The HD Yule Log: The TV Squad review
It's odd to consider, but it's true: what we air on TV is our first introduction to the universe. If aliens do exist and they decide to study Earth, the first thing they'll probably look at is our TV broadcasts. Later on this week, I'll be writing about the five worst shows to represent humanity (a lot of them are on MTV), but I wanted to introduce the topic today because I just can't stop thinking about what aliens might think regarding our curious habit of airing a few hours of a burning log every Christmas.
Maybe they'll think we're on an ice planet (like Hoth) and watch this log once a year to fantasize about warmth. Possibly, they'll think we're on an environmentally ravaged planet where all the trees have died and we watch the burning log as a reminder of what got us in trouble in the first place. Or maybe they'll think we're a race of intelligent trees and the burning log is our own form of snuff porn. We'll probably never know.
The only thing we can know for sure is that the aliens tuning into Earth's TV broadcasts from 2006 will see something they've never seen before: the burning Yule Log in high definition. And, while it's impossible to guess what our future alien overlords will make of the new log, it is the opinion of this reviewer that the old log was better.
Let me explain. The Yule Log exists for three reasons that I can identify:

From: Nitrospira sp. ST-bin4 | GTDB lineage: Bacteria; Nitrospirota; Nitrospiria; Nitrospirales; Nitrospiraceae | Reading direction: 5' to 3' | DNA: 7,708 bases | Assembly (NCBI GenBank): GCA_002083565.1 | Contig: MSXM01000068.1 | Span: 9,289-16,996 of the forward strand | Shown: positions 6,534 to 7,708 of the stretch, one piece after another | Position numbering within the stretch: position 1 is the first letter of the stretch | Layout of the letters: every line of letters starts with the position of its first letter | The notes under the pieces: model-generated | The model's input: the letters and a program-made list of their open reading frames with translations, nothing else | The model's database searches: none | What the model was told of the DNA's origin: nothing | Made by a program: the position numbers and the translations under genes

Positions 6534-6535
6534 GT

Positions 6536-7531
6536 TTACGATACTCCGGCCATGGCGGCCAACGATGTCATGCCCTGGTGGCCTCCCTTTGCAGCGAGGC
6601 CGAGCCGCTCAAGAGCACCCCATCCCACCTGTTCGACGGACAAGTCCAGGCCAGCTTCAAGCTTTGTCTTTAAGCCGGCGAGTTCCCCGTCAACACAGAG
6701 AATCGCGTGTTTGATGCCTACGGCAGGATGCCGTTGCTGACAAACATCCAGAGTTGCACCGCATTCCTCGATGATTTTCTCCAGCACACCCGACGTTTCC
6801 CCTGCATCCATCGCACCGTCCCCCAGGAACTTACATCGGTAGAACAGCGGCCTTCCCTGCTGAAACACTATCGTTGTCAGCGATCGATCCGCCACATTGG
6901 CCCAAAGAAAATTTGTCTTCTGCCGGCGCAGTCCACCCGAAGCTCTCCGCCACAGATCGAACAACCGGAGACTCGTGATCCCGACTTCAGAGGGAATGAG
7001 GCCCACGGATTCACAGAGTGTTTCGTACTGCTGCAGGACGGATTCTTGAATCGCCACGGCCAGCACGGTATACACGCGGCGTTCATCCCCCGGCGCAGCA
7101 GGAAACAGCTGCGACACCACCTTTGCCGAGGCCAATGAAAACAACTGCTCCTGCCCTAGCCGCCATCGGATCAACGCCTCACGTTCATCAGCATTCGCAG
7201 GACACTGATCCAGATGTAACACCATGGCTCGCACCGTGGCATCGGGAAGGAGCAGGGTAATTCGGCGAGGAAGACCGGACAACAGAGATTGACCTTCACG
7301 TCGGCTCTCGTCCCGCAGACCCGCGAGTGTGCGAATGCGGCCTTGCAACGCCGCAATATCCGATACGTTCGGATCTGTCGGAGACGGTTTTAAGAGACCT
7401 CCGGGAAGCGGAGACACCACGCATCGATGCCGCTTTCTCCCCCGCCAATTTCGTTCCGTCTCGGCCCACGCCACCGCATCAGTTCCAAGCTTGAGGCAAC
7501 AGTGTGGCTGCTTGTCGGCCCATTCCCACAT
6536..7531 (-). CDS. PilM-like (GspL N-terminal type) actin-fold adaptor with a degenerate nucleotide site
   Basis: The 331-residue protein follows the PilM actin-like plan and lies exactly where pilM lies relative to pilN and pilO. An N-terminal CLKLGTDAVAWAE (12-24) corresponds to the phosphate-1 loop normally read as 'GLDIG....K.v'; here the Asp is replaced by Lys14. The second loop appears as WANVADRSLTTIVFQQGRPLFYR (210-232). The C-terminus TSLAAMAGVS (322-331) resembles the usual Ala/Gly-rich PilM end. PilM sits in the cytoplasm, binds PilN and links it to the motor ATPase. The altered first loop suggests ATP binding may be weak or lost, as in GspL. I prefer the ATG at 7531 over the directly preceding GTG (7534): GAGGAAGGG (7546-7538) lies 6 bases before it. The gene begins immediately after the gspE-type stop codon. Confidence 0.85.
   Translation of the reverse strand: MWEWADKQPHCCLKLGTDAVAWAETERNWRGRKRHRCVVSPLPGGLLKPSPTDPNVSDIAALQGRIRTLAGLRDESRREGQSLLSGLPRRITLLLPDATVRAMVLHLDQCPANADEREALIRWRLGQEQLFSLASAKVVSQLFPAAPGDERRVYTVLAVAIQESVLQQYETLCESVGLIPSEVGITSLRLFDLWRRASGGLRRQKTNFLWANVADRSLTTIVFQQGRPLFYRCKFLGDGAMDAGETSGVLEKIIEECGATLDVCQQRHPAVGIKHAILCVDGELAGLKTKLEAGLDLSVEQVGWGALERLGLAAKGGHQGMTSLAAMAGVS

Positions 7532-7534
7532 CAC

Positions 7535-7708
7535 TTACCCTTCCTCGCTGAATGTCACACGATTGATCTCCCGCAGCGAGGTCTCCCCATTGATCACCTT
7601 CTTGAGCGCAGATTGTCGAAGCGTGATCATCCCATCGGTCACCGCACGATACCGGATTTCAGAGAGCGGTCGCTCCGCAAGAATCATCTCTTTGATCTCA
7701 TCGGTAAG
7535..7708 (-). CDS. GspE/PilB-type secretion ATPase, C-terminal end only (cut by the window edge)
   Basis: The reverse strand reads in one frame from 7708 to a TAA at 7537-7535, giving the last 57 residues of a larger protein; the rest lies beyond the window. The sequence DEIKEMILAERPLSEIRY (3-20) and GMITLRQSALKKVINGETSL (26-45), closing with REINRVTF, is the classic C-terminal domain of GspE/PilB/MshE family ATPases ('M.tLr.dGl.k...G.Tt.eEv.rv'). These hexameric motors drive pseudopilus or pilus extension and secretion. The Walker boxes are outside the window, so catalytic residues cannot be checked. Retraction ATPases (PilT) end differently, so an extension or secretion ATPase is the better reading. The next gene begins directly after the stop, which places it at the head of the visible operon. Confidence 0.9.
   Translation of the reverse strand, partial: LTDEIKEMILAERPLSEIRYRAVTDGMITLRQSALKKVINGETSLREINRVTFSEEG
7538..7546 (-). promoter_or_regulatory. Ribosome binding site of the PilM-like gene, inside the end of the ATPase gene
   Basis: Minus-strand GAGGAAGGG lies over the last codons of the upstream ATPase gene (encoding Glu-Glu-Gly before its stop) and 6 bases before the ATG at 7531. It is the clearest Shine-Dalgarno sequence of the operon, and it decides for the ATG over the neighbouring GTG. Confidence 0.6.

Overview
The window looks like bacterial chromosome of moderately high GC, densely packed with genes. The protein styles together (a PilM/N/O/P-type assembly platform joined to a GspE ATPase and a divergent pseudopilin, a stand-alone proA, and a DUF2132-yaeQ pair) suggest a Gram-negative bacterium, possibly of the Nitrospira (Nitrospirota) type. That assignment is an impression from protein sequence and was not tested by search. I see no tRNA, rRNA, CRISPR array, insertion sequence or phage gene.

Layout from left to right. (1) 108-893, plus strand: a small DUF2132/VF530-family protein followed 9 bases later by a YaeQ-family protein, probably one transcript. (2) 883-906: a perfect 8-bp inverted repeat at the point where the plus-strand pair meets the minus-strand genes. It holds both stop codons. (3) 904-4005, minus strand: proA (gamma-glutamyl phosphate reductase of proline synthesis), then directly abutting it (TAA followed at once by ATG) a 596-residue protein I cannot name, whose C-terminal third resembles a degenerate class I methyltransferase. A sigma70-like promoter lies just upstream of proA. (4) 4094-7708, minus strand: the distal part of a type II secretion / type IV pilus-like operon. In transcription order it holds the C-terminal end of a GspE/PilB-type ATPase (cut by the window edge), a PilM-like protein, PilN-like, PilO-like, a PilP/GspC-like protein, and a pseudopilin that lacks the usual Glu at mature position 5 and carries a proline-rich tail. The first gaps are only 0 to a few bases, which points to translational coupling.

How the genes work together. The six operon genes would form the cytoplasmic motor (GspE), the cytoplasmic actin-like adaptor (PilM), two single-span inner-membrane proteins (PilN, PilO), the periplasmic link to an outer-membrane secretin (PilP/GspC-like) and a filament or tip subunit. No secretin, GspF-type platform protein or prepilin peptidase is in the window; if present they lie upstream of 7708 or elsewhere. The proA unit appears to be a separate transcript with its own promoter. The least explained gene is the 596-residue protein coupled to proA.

- As a way to avoid having to program a full day's broadcast schedule. No one is really watching television and this avoids the need to put up any "sacrificial lambs" (I'm looking at you, 1997 Spelling Bee Championship on ESPN 2).
- It provides ironic hipster types something to put on and "laugh at" with their ironic hipster friends while they exchange poetry journals made from recycled paper and gift certificates to vintage t-shirt shops.
- It's a pleasant distraction for those of us that don't have fireplaces and would like a nice simulation of a "traditional" holiday.
Consider: A good portion of HD TVs are over 40 inches (my own is 55) and unlike the monstrous 5 ton 36" tube TVs they replaced, the new HDs can be easily hung on a wall or put on an elevated stand. Thus, when you're watching the new log (especially now that it fills up the entire screen), it no longer looks like a nice little fire in your TV fireplace: it now looks like a raging inferno that's engulfing your house.
Besides the size of the fire is the resolution of it. Instead of lo-def flicker, you get hi-def death flames. Seriously, every time I turned on the yule log, I got this brief feeling of fear floating up in my throat like I just realized the person I bumped into at the club was a drunk Naomi Campbell. It's not that I actually thought my house was burning down, it's just that for a tiny little second, I felt overwhelmed by the size and clarity of the flames. That never happened with the old Yule Log.
I'm not a luddite. I love technology and progress (I owned a LaserDisc player for goodness sake), but I think this one time we were better off with the old way of doing things. The old yule log relieved programmers and entertained hipsters without making it seem like your house was burning down. Let's go back to that time.